1. Teens are experimenting with vaping. Give three reasons that might be propelling this trend.
2. Name three types of tobacco products that teens might try. List then in the order of popularity.
1. How many U.S. high school students used at least one tobacco product in 2015?
2. What’s the addictive chemical in tobacco leaves?
3. Since 2011, which are the only two tobacco products to have been increasing in use by U.S. teens?
4. Based on this story, studies have linked vaping with harm to which parts of the body (name at least three)?
5. How many U.S. states have banned the sale of vaping products to minors or made it illegal to give these products to underage youth?
6. How many online stores sold vaping supplies to high school students in a new study by the University of California, Irvine?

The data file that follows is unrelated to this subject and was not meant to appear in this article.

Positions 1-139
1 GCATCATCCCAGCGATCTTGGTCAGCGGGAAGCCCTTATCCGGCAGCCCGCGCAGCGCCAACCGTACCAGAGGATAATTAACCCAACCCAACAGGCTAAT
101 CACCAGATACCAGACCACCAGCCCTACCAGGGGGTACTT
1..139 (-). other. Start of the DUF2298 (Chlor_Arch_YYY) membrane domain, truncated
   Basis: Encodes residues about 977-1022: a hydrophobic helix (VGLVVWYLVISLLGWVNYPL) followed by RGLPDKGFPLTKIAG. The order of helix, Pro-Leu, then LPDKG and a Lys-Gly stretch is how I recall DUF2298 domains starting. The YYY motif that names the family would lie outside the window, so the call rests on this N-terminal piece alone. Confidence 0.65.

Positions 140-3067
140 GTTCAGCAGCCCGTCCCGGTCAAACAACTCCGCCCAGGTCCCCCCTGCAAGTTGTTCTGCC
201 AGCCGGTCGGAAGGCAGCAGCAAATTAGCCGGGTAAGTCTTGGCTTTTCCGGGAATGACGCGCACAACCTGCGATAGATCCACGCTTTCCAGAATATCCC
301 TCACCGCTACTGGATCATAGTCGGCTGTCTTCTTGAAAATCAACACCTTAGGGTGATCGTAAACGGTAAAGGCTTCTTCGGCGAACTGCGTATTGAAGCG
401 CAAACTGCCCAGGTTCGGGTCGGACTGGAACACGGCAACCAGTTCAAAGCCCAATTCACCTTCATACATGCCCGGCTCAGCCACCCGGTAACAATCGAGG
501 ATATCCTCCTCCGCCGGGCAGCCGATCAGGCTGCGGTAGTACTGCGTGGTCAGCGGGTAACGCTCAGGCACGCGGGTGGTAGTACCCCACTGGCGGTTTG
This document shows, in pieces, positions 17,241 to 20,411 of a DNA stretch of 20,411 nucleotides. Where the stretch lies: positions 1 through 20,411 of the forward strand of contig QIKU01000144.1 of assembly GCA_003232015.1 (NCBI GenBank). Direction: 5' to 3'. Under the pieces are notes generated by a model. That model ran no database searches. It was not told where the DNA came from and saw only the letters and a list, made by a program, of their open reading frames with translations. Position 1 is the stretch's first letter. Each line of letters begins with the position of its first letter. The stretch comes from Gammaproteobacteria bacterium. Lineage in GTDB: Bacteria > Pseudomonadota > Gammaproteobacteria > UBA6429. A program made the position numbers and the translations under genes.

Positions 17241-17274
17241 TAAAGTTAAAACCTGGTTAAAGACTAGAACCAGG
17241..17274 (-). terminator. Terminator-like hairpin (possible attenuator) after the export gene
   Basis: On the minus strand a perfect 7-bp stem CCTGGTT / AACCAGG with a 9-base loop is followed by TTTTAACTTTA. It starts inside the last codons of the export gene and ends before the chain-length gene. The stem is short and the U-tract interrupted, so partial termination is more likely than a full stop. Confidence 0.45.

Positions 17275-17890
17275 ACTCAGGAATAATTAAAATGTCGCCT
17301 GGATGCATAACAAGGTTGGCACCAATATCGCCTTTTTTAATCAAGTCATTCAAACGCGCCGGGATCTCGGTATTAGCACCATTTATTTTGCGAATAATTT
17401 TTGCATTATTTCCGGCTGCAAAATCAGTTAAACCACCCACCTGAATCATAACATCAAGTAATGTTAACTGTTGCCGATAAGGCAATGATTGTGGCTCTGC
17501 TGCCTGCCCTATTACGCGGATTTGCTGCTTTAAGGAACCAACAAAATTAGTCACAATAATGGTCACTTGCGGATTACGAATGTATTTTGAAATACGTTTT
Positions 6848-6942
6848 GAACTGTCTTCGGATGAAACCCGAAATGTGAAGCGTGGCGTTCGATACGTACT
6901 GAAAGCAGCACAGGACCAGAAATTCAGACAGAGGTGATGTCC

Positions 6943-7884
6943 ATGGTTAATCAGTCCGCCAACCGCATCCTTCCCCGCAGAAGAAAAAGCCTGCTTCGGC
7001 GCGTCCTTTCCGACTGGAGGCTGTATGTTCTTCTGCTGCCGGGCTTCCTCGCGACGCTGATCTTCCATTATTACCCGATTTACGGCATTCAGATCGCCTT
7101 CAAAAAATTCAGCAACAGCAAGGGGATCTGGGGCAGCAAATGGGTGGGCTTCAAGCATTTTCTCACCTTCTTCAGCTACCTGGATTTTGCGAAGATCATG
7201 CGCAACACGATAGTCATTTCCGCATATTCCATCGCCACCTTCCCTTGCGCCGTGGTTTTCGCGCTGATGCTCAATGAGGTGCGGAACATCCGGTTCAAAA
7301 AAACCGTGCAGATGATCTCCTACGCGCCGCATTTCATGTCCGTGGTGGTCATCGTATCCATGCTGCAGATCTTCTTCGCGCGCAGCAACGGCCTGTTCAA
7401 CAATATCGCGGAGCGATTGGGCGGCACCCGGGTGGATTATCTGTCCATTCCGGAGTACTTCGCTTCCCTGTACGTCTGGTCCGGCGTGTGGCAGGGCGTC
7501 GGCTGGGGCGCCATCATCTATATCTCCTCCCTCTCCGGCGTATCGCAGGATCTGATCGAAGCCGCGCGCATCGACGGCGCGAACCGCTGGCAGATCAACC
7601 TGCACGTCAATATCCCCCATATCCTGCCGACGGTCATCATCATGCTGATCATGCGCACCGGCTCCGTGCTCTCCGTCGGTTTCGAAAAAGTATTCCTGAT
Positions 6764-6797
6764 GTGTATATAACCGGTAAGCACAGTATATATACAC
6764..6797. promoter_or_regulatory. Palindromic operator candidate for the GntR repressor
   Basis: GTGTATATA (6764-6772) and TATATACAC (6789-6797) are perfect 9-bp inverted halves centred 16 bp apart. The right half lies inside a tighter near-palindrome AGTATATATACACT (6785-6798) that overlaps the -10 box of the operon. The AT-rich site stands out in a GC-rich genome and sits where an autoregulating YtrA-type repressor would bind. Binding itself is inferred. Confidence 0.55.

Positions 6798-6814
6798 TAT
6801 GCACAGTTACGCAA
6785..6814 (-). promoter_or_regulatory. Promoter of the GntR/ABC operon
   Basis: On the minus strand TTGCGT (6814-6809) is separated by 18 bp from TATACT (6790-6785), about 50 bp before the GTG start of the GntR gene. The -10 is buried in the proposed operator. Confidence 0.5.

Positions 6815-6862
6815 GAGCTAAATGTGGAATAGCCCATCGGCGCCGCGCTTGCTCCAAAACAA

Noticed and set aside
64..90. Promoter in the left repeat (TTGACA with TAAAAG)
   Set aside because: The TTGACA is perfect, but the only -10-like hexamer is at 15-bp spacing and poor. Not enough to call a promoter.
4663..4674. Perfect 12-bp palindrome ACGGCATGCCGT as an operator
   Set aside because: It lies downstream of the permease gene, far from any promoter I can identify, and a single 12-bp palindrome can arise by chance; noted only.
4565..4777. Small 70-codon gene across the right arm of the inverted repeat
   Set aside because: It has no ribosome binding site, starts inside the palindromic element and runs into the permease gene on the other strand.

7. How many e-liquids sold to teens in this study had warning labels about nicotine risks?
8. How many online stores contacted in the new study used special software to verify an online buyer’s age? And how successful was that software? Explain.
9. What bonus goods did some companies pack along with the e-liquids sold to the teens in the new study? Name at least five.
10. In a 2015 study by the University of North Carolina, Chapel Hill, how often were teens able to successfully buy e-cigarettes over the Internet?
1. What measures could online stores take to ensure that no teen was able to buy e-cigarettes or other vaping supplies? Be specific. Brainstorm on how teens might try to avoid sharing their underage status — then come up with ways to counter each tactic. Be creative.
2. What was the biggest — or most compelling — reason the story made for discouraging teens from vaping? Explain why you ranked it as being most important. Describe a campaign that could be launched in your school to inform kids about the downside to vaping. What statistics would you include? What images would you include?
1. Look at the bar charts in the story and make seven statements about trends (changes over time) in them.